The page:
winter question

Discussion in 'Coop & Run - Design, Construction, & Maintenance' started by clucksbc, Nov 15, 2011.

  1. clucksbc

    clucksbc Chillin' With My Peeps

    Aug 9, 2011 ventalation question...

    my feathered...loved ones reside in a 4X5 coop...with one huge grated window...I have been sliding the wood up at !.2 mast...don't want my sweeties to be too cold.....
    they also have a roofed in outside...and a 10X8 run...
    My gardener/ handy helper...has been busy...and covered...the whole thing over...for winter....
    but now I am woried about ventalation...

    I want my hens happy and healthy...
    how much vertalation should they have...
    with winter blizards...I would like to put up the window totally...
    but then it all seems sealed in...
    what do people do for ventalation...Know it is important for chickens..
    but how do I fix this cheeply...
  2. ADozenGirlz

    ADozenGirlz The Chicken Chick[IMG]emojione/assets/png/00ae.png

    Oct 18, 2009
  3. clucksbc

    clucksbc Chillin' With My Peeps

    Aug 9, 2011
    thanks a dozen...
    that actually really helps a lot...
    much apreciated....
  4. clucksbc

    clucksbc Chillin' With My Peeps

    Aug 9, 2011
    Psss...just checked out your websight...i have favorited it...
    what an absolutely fantastic idea...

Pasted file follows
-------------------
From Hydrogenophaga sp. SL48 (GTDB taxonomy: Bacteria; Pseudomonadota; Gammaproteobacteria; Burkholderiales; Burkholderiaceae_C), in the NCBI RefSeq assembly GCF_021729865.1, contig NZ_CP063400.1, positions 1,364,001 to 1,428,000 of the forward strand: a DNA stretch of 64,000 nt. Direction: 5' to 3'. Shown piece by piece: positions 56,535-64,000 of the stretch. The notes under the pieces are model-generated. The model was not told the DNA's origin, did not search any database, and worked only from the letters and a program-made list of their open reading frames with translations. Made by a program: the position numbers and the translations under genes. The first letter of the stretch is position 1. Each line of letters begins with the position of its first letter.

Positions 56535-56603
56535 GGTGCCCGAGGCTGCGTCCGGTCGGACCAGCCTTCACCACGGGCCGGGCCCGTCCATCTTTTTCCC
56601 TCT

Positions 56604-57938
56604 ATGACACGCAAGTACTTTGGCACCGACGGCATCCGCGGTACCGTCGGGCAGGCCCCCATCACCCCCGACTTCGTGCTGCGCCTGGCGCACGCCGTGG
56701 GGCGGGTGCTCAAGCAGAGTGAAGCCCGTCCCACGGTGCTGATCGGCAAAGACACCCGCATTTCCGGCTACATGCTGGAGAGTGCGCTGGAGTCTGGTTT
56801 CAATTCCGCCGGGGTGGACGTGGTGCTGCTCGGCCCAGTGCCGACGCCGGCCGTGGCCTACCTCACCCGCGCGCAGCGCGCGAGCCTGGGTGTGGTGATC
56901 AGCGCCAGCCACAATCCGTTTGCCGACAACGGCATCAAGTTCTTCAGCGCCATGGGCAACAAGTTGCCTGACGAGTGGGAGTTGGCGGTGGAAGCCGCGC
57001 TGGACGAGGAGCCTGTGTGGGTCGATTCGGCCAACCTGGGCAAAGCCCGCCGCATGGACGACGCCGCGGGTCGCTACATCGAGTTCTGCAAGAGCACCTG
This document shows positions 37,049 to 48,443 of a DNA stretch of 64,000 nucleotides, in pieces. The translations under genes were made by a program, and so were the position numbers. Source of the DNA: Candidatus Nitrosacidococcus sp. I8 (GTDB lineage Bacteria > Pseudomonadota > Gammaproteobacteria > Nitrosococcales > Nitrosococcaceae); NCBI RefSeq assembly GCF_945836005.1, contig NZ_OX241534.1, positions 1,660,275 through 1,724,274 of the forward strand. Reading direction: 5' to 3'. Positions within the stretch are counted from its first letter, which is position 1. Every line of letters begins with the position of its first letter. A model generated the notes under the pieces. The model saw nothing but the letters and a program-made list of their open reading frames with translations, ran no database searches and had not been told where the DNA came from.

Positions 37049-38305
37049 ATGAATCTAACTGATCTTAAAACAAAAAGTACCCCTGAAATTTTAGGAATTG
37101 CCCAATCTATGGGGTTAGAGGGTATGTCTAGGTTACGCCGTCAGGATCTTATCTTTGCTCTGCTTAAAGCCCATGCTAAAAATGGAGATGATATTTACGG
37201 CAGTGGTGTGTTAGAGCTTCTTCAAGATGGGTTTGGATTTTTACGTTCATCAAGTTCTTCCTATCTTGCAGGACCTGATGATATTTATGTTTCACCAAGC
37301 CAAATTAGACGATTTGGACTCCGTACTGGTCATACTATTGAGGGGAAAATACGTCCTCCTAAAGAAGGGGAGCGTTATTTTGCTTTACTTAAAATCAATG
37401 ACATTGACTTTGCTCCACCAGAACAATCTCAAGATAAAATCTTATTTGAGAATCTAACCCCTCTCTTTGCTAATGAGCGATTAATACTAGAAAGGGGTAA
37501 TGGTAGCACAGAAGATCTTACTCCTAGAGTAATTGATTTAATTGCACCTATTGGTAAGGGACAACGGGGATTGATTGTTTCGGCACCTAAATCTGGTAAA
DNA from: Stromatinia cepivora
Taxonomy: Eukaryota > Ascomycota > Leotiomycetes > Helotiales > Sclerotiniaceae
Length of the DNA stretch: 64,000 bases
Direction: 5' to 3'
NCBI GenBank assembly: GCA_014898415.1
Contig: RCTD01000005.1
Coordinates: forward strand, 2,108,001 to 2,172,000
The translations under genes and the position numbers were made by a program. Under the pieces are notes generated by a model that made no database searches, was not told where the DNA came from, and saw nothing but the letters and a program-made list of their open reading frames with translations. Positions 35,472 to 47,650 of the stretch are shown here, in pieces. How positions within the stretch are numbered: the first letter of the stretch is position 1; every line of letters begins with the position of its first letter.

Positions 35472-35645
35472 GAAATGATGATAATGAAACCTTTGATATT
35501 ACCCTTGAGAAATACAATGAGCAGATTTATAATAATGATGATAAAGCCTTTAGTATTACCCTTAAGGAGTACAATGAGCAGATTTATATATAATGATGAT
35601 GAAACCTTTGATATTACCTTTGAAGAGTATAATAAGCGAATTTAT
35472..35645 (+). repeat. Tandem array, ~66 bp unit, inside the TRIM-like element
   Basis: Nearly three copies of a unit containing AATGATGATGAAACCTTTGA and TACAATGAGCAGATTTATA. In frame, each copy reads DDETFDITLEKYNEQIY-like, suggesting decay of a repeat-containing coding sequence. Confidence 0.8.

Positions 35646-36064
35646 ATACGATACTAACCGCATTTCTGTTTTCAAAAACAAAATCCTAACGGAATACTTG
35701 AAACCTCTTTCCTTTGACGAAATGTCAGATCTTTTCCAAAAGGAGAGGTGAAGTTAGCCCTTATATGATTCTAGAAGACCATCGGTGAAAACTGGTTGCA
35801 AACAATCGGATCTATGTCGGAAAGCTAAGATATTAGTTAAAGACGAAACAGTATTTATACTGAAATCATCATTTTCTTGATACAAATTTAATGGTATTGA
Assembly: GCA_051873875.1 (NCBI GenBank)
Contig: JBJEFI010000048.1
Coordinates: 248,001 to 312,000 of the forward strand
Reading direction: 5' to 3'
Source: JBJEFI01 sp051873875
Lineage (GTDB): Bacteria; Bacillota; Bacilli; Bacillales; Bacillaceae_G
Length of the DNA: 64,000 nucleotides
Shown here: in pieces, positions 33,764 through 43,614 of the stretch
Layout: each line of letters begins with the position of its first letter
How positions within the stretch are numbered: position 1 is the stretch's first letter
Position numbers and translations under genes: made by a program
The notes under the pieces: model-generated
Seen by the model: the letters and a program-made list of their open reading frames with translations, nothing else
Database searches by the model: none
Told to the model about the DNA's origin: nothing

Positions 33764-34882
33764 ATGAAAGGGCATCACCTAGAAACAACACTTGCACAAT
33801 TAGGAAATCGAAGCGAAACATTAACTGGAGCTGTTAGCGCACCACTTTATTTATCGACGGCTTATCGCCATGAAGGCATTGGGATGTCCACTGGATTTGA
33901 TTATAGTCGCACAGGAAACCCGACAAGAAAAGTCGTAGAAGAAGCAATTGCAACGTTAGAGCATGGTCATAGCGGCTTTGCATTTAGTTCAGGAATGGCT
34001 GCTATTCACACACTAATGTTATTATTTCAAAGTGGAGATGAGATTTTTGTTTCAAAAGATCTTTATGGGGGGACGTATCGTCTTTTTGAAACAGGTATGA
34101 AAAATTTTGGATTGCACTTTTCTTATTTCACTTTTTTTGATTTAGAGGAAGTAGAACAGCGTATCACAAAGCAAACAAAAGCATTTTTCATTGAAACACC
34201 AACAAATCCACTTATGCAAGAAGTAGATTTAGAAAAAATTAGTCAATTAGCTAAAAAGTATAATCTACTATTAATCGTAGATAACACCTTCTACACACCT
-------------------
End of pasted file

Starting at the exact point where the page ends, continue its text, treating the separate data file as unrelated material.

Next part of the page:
5. WoodlandWoman

    WoodlandWoman Overrun With Chickens

    May 8, 2007
    Did you build in other ventilation or is the window the only ventilation in the coop? If the window is the only ventilation, then you need to leave it open. They need some ventilation even in the winter. How much depends a lot of variables, so it's hard to say how much, unless we know more about your coop, like your location/weather and stocking levels. Cold won't hurt them, but a lack of ventilation will. It's not good for their respiratory systems and the excess humidity puts them at risk for frostbite.

    Ventilation can be as simple as an opening cut in the wall and a piece of 1/2" hardware cloth over it. We use screws and washers to attach ours, so they can't be pulled out of the wood. I like some ventilation that's open all year round and more that can be open in really hot weather.
  6. Ridgerunner

    Ridgerunner True BYC Addict

    Feb 2, 2009
    Northwest Arkansas
    The way I suggest providing ventilation pretty cheaply is like WoodlandWoman said, but make that hole higher than where they roost. You don't want a breeze blowing on them in the winter. If you have a couple of decent sized openings on different walls above them when they are sleeping, you are doing real well.

    Moist air can lead to frostbite, which is your enemy. Warm air rises and holds more moisture than cold air. I can't come up with anything bettter than openings above them.
    Last edited: Nov 16, 2011

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